- Emily Steel, Fox Asks Law Firm to Investigate Bill O'Reilly Harassment Claim,New York Times (April 9, 2017).
- Karl Russell, Bill O'Reilly’s Show Lost More Than Half Its Advertisers in a Week, New York Times (April 11, 2017).
- Tom Kludt, Few ads run on 'O'Reilly Factor' as boycott takes effect, CNN (April 6, 2015)
- Callum Borchers, Bill O'Reilly's advertiser exodus is even worse than it looks, Washington Post (April 7, 2017).
- Mirren Gidda, Fox News' Bill O'Reilly continues to lose advertisers over sexual harassment scandal, Newsweek (April 5, 2017).
- Bill O'Reilly taking vacation amid scandal, advertiser exodus CNN Money, April 11, 2017.
- Steel, Emily; Schmidt, Michael S. (April 19, 2017). "Bill O'Reilly Is Forced Out at Fox News". Retrieved August 6, 2017 – via NYTimes.com.
- Stelter, Dylan Byers and Brian (May 1, 2017). "Fox News co-president Bill Shine out in latest shake-up for network". CNNMoney. Retrieved August 6, 2017.
- Ali, Yashar (July 6, 2017). "Conservative Analyst Scottie Nell Hughes Accuses Fox Business Host of Sexual Harassment". HuffPost. Retrieved July 7, 2017.
- Battaglio, Stephen (July 6, 2017). "Fox suspends business news host Charles Payne amid sexual harassment allegations". Los Angeles Times. Retrieved July 7, 2017.
- Ali, Yashar (August 5, 2017). "Fox News Host Sent Unsolicited Lewd Text Messages To Colleagues, Sources Say". Retrieved August 6, 2017 – via Huff Post.
- "Fox News' Eric Bolling suspended after being accused of sending lewd photo". nbcnews.com. Retrieved August 6, 2017.
- "Hours after Fox News suspends Eric Bolling, an accuser comes forward". philly.com. Retrieved August 6, 2017.
- Amanda Marcotte (27 August 2013). "Fox News Worries That Women Are Taking Up Too Much Health Care". Slate.
- Beth Greenfield. "Fox News Contributor's 'Sexist' Comments on Women's Health Care Spark Outrage". Yahoo.
- Strobel, Warren; Walcott, John (April 10, 2018). "FBI raids offices, home of Trump's personal lawyer: sources". Reuters. Retrieved April 10, 2018.
- Winter, Tom; Edelman, Adam (April 16, 2018). "Fox News host Sean Hannity revealed as Michael Cohen's mystery client". NBC News. Retrieved 16 April 2018.
- Miller, Hayley; Blumberg, Antonia. "Identity Of Michael Cohen's 'Mystery' Client Revealed As Sean Hannity". HuffPost. Retrieved 17 April 2018.
- Pierson, Brendan; Freifeld, Karen; Stempel, Jonathan. "Fox's Hannity revealed as mystery client of Trump's personal lawyer". Reuters. Retrieved 18 April 2018.
- Feuer, Alan; Grynbaum, Michael; Koblin, John. "Sean Hannity Is Named as Client of Michael Cohen, Trump's Lawyer". The New York Times. Retrieved 18 April 2018.
- Richardson, Davis (April 16, 2018). "Fox News and Sean Hannity Downplay Host's Relationship With Attorney Michael Cohen". The Observer. Retrieved 16 April 2018.
- Borchers, Callum. "The gaping hole in Sean Hannity's story about being Michael Cohen's client". The Washington Post. Retrieved 17 April 2018.
- Edelman, Adam; Winter, Tom. "Fox News host Sean Hannity revealed as Michael Cohen's mystery client". NBC News. Retrieved 17 April 2018.
- Samuels, Brett. "Hannity downplays connection to Trump's personal lawyer". The Hill. Retrieved 17 April 2018.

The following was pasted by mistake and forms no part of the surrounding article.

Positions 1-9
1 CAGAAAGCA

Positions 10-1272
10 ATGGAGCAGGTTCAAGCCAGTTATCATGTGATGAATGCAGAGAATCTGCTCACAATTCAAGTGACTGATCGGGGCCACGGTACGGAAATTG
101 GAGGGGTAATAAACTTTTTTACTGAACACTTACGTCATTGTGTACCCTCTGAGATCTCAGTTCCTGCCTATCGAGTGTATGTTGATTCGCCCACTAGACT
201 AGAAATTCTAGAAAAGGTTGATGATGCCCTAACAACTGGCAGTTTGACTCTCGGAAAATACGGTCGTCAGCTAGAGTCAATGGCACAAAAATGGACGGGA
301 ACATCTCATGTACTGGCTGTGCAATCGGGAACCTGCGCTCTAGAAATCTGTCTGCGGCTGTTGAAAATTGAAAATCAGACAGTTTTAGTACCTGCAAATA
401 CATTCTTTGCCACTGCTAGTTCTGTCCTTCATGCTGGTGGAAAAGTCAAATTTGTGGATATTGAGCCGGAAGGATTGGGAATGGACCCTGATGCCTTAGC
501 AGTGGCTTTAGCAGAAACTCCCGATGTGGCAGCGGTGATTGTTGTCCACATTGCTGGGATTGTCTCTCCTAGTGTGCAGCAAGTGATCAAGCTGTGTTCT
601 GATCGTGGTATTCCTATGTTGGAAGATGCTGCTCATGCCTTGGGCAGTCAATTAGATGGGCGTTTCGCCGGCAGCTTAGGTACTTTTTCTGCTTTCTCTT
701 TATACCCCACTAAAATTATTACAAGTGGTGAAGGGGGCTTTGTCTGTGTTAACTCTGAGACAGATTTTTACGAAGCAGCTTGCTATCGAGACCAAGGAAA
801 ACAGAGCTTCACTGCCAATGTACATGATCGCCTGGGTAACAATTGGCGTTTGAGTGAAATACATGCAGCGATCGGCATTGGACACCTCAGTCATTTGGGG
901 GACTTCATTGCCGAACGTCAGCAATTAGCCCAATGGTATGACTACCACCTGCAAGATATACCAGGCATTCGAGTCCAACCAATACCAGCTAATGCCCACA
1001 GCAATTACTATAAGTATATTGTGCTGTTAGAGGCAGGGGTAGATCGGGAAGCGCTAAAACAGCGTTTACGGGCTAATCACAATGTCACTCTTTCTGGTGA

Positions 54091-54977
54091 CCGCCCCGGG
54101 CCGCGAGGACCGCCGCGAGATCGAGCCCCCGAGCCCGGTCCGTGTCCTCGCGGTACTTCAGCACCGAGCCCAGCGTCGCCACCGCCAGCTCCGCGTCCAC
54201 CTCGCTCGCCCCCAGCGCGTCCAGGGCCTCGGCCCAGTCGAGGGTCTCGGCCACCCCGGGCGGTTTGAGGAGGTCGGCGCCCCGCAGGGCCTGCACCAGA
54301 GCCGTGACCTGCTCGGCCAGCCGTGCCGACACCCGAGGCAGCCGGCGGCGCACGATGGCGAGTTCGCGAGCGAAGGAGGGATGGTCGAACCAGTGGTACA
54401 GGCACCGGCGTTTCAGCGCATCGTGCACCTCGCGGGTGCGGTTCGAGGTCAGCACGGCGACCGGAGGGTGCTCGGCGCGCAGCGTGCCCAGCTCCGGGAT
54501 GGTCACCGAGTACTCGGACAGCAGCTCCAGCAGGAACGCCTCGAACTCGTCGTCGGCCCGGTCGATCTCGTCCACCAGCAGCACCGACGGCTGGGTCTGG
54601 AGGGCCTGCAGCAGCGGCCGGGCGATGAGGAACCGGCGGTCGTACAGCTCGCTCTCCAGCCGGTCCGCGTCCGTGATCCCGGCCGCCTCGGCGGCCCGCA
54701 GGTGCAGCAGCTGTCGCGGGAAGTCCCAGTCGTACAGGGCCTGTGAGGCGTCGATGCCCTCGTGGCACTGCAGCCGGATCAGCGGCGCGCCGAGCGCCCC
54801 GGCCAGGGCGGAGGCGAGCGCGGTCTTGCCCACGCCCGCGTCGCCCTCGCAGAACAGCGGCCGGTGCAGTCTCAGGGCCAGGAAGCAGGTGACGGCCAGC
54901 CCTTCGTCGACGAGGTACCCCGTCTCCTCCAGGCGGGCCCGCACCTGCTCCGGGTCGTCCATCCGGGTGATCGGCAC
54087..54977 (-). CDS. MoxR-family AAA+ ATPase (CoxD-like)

- Gray, Rosie. "Sean Hannity's Ties to Two More Trump-Connected Lawyers". The Atlantic. Retrieved 18 April 2018.
- "Report: Sean Hannity used two other Trump-connected lawyers". CBS News. Retrieved 18 April 2018.
- Bauder, David (July 28, 2009). "Fox's Glenn Beck: President Obama is a racist". CBS News. Associated Press. Retrieved July 29, 2009.
- Ariens, Chris (July 28, 2009). "Glenn Beck's 'Racist' Comment Sends Advertisers Elsewhere". TVNewser. Archived from the original on August 10, 2009. Retrieved August 12, 2009.
- Media. "Beck: "I have a big fat mouth"". Retrieved October 16, 2015.
- Krakauer, Steve (July 29, 2009). "Glenn Beck's 'Obama is Racist' Comment Fuels MSNBC and Beyond". Mediaite. Retrieved July 29, 2009.
- Hein, Kenneth (July 12, 2009). "Fox News' "Glenn Beck" loses advertisers". Reuters. Retrieved July 13, 2009.
- Cannon, Carl M. (August 18, 2009). "Glenn Beck Boycott: Censorship or Good Citizenship?". politicsdaily.com. Retrieved September 30, 2009.
- Siemaszko, Corky (September 3, 2009). "Advertisers continue to abandon Glenn Beck after pundit had called President Obama a 'racist'". Daily News (New York). Retrieved September 3, 2009.
- Jones, Sam (October 4, 2009). "Waitrose dumps Fox News in protest over remarks about Barack Obama". The Guardian. London, UK: Guardian Media Group. Retrieved October 6, 2009.
- "10.6.09 – Glenn Beck Release". Docs.google.com. Retrieved October 30, 2010.
- "Glenn Beck has last Fox News Channel show". July 3, 2011. Retrieved July 4, 2011.[permanent dead link]
- http://latimesblogs.latimes.com/showtracker/2011/07/critics-notebook-glenn-beck-says-goodbye.html "Critic's Notebook: Glenn Beck says goodbye"
- Waking to Reality; Bush Numbers Drop as Americans Reject Spin Archived February 6, 2006, at the Wayback Machine. (editorial), Daily Camera, June 13, 2005
- Cavuto defended suggestion that bin Laden was wearing Kerry campaign button in videotaped message, Media Matters for America, November 4, 2004
- "Cavuto's World populated by Victoria's Secret, Playboy models and a pole-dancing Pamela Anderson". Media Matters for America. Retrieved October 16, 2015.